Nick Sweeney:

We have been given GPS receivers and three-axis accelerometers and proximity sensors for our pockets and purses, and the things we build for them urge us to keep moving. They are optimised to tell us that we're not where we want to be: miles from our destination, steps from our daily goal, seconds from our personal best, an immeasurable distance from our rose-gold aspirations.


special qualifications
Topic: Miscellaneous 6:46 am EDT, Mar 10, 2015

The Economist:

Mathematics applies to the just and unjust alike.

Russell Brandom:

They call this the attack surface. The bigger the surface, the harder it is to defend.

AP:

Although the government is projected to spend $65bn on cybersecurity contracts between 2015 and 2020, many experts believe the effort is not enough.

Doug Franklin:

The Coverity Scan reports from 2011, 2012 and 2013 showed the open source and proprietary projects having very similar defect densities when compared to similarly sized projects. The proprietary projects don't seem to get much added benefit from having more experienced "eyes," and the open projects don't seem to get much added benefit from having more "eyes." Other differences "level" the outcomes.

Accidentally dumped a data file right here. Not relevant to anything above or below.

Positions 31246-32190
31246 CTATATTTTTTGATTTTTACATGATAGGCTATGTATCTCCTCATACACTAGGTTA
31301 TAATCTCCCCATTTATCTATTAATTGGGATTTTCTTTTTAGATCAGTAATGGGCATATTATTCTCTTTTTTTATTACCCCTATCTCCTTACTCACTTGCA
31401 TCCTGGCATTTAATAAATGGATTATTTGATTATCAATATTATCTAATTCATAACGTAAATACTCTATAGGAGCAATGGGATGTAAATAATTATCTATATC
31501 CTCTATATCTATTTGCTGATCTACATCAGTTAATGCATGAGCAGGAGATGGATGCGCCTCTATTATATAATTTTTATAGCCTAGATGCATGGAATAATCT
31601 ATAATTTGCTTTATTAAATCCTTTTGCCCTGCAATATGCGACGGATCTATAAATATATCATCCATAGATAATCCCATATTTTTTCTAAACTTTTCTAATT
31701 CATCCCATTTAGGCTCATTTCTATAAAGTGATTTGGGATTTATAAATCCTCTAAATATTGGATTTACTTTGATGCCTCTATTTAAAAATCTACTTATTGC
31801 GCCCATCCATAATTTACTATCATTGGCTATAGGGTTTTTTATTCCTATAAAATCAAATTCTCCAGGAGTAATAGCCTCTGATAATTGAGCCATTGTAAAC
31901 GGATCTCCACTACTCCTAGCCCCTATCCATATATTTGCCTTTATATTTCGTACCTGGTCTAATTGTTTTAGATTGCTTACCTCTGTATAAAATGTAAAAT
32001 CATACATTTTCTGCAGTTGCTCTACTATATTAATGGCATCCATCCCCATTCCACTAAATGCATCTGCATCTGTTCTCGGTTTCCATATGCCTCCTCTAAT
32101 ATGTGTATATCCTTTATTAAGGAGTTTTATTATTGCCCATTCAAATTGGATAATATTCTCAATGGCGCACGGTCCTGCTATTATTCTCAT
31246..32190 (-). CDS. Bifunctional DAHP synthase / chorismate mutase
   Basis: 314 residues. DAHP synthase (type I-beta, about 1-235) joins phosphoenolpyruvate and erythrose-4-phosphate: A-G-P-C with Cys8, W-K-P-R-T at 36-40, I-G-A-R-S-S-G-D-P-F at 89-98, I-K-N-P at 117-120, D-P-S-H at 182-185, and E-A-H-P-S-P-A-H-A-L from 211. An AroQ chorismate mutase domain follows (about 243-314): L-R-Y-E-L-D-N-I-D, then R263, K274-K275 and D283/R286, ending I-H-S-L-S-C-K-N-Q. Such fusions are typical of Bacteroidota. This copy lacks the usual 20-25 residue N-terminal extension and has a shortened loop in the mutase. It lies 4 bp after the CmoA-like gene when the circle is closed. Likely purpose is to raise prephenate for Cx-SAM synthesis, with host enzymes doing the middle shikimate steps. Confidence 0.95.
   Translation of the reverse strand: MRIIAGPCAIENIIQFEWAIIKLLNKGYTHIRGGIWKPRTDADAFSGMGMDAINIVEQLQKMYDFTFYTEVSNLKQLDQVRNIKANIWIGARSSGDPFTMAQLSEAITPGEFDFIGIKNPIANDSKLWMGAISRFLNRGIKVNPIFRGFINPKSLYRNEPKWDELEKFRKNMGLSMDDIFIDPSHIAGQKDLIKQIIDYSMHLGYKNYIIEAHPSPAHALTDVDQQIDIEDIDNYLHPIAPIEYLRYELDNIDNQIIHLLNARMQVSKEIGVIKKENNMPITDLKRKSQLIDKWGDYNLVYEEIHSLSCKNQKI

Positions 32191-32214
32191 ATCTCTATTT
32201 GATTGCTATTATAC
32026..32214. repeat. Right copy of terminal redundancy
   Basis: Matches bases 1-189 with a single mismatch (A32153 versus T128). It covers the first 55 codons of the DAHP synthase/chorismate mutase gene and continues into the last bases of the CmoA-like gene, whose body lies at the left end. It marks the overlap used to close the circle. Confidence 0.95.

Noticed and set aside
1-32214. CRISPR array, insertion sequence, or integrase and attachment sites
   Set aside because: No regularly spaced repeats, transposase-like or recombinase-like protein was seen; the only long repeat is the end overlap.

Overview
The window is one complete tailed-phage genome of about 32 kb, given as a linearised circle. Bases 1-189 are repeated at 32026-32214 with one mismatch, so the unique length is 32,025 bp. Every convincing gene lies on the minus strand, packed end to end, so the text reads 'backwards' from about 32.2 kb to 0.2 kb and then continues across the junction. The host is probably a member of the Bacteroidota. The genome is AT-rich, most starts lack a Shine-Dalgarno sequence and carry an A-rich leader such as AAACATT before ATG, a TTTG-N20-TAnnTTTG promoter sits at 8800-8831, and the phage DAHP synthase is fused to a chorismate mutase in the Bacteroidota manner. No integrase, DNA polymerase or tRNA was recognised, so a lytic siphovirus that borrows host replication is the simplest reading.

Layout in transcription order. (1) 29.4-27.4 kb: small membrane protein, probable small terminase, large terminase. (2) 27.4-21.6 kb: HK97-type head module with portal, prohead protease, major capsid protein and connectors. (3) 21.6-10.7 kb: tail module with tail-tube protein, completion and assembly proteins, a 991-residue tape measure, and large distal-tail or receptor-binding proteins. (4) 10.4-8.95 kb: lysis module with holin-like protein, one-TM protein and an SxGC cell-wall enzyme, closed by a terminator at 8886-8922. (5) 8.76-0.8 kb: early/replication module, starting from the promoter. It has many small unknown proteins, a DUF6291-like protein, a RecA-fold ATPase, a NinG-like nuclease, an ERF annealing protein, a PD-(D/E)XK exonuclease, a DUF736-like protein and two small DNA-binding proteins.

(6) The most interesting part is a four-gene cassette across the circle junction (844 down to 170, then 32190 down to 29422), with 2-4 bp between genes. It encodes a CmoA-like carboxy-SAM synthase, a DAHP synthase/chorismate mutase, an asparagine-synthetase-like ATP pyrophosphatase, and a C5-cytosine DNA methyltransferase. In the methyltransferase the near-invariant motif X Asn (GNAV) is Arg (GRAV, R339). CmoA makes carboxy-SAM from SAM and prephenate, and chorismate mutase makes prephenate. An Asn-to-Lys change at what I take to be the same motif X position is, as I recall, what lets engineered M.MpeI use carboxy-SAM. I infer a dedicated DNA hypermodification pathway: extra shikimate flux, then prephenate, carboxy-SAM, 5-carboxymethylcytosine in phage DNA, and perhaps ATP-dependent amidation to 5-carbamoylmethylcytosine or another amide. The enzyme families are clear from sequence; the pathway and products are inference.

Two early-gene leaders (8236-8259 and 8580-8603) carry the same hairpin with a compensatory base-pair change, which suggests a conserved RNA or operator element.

Jeff Williams, chief technology officer at Contrast Security:

Are they going to pay market salaries, not government salaries for this expertise?

Aliya Sternstein:

The pay scale for the new Defense positions starts at $42,399 and goes up to $132,122. Under the arrangement, the Pentagon can skip the process of rating applicants based on traditional competitive criteria. Instead, the department can offer jobs based on the candidate's unique skills and knowledge. The special qualifications include the ability to analyze malware, respond to incidents, manage cyber fire drills and detect vulnerabilities, among other things.

Charles Dunlap, a retired Air Force JAG general:

Some of those [non-uniformed] people might not realize it, but they are belligerents, they are targetable, and they are targetable in the same basis as active duty military.